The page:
The organization planning the 11th Street Bridge Park is an APACC member, and they were recently featured in a new article on Next City, “Why History Matters in Equitable Development Planning.” The article highlights a recent study done by the Urban Institute - also on APACC’s roster - that puts the equitable development planning efforts associated with the Bridge Park in historical context.
“… Achieving a set of equitable development results is not the same as achieving actual equity (i.e., fairness and justice) for an historically marginalized community. After all, it is possible to imagine any number of equitable development projects being completed in a previously disinvested-in neighborhood without true equity ever being achieved. In other words, more affordable housing, small businesses, jobs, and cultural experiences may be preserved or created without there ever being enough of these things to prevent displacement of many current residents, much less to substantially mitigate the widespread effects of systemic racism on black and low-income residents living in places like DC’s Ward 8. “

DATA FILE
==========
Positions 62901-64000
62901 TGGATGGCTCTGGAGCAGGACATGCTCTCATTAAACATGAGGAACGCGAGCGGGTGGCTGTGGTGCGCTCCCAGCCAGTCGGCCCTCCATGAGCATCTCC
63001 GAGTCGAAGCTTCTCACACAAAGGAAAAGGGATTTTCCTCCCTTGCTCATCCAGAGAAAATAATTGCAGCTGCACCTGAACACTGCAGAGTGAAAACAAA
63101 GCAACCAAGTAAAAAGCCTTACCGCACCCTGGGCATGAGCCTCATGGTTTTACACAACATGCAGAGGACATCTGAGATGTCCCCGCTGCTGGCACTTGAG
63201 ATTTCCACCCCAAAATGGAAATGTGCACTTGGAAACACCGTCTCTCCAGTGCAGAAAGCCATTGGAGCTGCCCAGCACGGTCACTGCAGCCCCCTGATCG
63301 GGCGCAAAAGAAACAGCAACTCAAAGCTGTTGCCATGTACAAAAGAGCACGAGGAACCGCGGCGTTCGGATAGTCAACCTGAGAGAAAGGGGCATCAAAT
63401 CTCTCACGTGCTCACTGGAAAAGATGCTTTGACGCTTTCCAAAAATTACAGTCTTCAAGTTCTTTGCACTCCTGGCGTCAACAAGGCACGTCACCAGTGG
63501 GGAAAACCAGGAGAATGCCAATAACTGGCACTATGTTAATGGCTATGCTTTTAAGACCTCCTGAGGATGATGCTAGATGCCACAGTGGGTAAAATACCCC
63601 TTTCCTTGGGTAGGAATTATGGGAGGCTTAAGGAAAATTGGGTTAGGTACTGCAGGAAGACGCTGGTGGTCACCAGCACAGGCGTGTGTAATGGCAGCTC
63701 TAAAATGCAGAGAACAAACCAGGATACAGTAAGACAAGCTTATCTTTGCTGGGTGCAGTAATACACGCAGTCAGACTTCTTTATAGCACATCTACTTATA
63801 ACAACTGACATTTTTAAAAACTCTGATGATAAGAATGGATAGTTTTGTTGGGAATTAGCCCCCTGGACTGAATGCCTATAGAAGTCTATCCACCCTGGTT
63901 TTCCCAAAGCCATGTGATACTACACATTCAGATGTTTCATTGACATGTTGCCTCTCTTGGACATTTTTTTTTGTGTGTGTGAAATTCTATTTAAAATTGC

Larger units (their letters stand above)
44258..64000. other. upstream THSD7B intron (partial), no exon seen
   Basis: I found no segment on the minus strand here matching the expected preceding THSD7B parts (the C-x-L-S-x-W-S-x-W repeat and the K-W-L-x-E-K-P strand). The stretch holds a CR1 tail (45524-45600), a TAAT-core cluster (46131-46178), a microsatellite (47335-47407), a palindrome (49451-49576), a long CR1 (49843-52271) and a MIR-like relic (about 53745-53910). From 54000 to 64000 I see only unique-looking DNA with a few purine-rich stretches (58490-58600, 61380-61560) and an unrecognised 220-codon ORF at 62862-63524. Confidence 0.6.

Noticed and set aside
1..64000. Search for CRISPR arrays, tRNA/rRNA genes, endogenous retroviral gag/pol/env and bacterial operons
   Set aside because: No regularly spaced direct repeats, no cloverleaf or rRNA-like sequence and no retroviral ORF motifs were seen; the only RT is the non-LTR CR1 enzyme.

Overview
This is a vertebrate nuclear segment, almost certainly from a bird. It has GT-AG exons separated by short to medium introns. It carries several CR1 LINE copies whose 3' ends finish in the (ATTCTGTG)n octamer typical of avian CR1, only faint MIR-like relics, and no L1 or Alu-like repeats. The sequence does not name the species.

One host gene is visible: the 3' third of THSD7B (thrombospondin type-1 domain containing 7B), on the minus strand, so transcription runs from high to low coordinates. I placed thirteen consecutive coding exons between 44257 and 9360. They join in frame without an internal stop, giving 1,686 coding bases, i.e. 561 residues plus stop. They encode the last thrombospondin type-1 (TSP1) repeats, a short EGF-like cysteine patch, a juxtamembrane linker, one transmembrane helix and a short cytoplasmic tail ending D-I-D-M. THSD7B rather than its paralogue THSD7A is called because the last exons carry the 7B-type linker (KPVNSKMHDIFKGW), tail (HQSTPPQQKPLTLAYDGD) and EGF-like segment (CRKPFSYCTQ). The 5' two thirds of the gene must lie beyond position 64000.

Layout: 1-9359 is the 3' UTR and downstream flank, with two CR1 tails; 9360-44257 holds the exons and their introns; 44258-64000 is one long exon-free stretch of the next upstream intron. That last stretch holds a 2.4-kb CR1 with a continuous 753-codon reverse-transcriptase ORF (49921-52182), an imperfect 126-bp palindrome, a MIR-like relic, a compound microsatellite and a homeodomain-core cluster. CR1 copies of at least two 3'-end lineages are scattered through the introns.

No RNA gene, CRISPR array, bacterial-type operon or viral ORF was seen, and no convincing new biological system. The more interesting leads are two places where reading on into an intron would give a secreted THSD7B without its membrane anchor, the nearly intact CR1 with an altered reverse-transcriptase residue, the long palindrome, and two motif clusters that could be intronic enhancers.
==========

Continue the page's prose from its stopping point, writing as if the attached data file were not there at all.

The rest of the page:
Achieving real equity is an enormous challenge, and no one organization can do it alone through their projects, even through innovative and dedicated efforts like the Bridge Park’s equity work. We recognize that the inequities experienced by many of our constituents and neighborhoods in the Anacostia River Corridor are hundreds of years in the making, but APACC nevertheless grounds our network in the work of equitable development, working together to achieve more than any one organization could on its own.